When we’re calculating combat math, we usually just aggregate all of the different damage mods together and apply them at some step along the damage calculation. This might be a large list from a bunch of different sources like the attacker’s talents, equipment, weapon, buffs, debuffs, character class, race/species, etc. but also the defender’s talents, equipment, weapon, buffs, debuffs, character class, race/species, etc. These different factors oppose each other and get evaluated for the damage calculation. In your example (-15% damage from Aliens), the incoming damage modifiers from the attacker would be marked as “type: alien” and the defensive bonus would match the incoming damage type to reduce the damage as part of the damage calculation process.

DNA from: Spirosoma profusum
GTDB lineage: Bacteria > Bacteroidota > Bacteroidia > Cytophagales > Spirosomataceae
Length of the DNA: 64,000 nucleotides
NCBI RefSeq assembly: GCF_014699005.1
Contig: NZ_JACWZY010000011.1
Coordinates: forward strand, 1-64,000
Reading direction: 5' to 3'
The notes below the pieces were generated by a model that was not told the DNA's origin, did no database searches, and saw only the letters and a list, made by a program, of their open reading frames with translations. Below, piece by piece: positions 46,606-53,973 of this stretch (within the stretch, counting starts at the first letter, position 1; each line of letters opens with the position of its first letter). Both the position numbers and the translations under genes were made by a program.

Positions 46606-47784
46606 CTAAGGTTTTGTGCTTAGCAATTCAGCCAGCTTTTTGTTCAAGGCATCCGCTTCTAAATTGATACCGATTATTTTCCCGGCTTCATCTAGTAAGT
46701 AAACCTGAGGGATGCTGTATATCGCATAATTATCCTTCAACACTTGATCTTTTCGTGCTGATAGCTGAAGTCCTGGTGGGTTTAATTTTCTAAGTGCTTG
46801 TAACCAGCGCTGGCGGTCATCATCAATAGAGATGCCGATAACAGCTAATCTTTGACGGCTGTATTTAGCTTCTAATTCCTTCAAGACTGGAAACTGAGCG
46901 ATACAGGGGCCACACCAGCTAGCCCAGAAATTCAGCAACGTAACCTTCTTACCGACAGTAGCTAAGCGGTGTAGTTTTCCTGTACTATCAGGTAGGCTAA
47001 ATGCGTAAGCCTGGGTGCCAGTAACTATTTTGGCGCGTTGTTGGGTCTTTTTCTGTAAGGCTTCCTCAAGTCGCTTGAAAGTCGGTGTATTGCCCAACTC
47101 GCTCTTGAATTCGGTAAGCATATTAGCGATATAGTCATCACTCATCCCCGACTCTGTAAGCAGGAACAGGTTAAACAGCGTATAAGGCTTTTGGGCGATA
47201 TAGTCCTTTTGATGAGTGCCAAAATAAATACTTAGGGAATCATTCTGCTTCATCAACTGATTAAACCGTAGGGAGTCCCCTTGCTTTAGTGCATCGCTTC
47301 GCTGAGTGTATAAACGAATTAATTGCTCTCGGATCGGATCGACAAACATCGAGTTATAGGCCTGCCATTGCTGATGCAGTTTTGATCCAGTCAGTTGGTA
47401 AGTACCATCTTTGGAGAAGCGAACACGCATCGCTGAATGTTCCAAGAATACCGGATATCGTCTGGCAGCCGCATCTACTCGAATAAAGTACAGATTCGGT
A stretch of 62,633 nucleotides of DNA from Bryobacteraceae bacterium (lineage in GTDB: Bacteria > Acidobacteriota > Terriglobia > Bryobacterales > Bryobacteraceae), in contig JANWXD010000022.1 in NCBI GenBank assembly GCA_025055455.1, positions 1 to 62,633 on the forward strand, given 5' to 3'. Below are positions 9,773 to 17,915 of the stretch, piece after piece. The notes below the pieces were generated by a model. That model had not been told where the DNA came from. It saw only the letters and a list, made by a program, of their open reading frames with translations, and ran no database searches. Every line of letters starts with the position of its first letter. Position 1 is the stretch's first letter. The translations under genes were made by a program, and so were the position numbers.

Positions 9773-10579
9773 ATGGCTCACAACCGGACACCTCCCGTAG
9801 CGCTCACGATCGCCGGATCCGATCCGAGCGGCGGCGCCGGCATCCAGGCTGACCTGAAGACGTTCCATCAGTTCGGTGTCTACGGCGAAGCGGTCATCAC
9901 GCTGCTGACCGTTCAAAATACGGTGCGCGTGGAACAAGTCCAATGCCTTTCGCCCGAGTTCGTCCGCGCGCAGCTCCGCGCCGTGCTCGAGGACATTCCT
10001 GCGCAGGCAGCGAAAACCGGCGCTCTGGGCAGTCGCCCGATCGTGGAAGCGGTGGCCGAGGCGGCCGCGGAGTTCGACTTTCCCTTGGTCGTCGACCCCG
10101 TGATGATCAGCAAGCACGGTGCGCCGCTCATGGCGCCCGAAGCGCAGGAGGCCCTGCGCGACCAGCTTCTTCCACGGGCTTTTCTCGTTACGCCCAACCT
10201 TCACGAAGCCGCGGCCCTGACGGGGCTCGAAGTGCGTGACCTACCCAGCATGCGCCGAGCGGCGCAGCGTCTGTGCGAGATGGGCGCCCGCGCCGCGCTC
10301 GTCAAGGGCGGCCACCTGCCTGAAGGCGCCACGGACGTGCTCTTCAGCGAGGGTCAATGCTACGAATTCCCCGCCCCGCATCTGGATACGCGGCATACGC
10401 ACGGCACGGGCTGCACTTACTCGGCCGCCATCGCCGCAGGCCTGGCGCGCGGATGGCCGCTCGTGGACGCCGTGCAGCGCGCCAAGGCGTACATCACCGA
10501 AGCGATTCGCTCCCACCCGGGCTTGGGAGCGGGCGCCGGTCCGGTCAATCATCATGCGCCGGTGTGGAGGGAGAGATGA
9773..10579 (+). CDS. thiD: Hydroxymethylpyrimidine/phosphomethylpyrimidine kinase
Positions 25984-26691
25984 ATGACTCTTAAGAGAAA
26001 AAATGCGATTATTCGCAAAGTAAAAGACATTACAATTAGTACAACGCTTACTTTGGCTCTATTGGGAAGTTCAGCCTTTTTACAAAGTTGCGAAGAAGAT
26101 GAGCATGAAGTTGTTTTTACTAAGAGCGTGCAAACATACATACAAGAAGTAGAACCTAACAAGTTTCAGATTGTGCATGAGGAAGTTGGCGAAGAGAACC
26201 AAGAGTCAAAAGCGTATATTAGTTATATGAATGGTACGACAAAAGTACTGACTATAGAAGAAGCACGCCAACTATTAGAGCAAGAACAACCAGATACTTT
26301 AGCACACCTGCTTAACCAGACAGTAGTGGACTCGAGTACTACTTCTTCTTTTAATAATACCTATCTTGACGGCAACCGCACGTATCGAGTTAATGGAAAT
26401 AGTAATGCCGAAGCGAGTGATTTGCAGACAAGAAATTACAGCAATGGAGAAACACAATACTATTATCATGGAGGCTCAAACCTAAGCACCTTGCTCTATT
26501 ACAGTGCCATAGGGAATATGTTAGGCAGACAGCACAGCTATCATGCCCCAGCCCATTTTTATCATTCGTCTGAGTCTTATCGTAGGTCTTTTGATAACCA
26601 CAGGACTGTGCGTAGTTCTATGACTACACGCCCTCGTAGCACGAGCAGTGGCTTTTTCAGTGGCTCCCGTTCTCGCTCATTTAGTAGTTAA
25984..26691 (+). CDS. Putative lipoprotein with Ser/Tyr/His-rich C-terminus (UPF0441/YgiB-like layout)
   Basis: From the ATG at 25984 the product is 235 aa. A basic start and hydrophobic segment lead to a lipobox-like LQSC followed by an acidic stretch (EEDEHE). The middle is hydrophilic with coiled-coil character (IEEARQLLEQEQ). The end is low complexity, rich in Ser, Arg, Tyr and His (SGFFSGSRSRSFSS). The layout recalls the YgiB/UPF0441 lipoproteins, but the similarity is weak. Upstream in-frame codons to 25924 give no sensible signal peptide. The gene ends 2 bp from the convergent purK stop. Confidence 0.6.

I’ll take the opportunity to point out that the data displayed in UI tooltips and combat math don’t necessarily have to match (trivia - tooltip and combat math not matching for a particular effect is a very common bug). Combat math and tooltips go through different paths and there are usually damage modifiers we will occasionally apply that don’t want players to see. The most common damage modifier we don’t want players to see would be debug damage mods. This is often used for dealing very specific amounts of damage or instantly killing enemies for test purposes, which may include needing to bypass enemy properties like health gates and damage resistance. Similarly, we might want to put special effects on certain monsters that we don’t want players to know about, like world boss damage reduction to combat item inflation. One game I worked on had to apply massive damage reduction to most of their elder game enemies because the damage inflation from gear and levels had eclipsed the engine’s original 32-bit integer-based combat math (maximum of ~4 billion), so the damage reduction was necessary in order to keep the game working.
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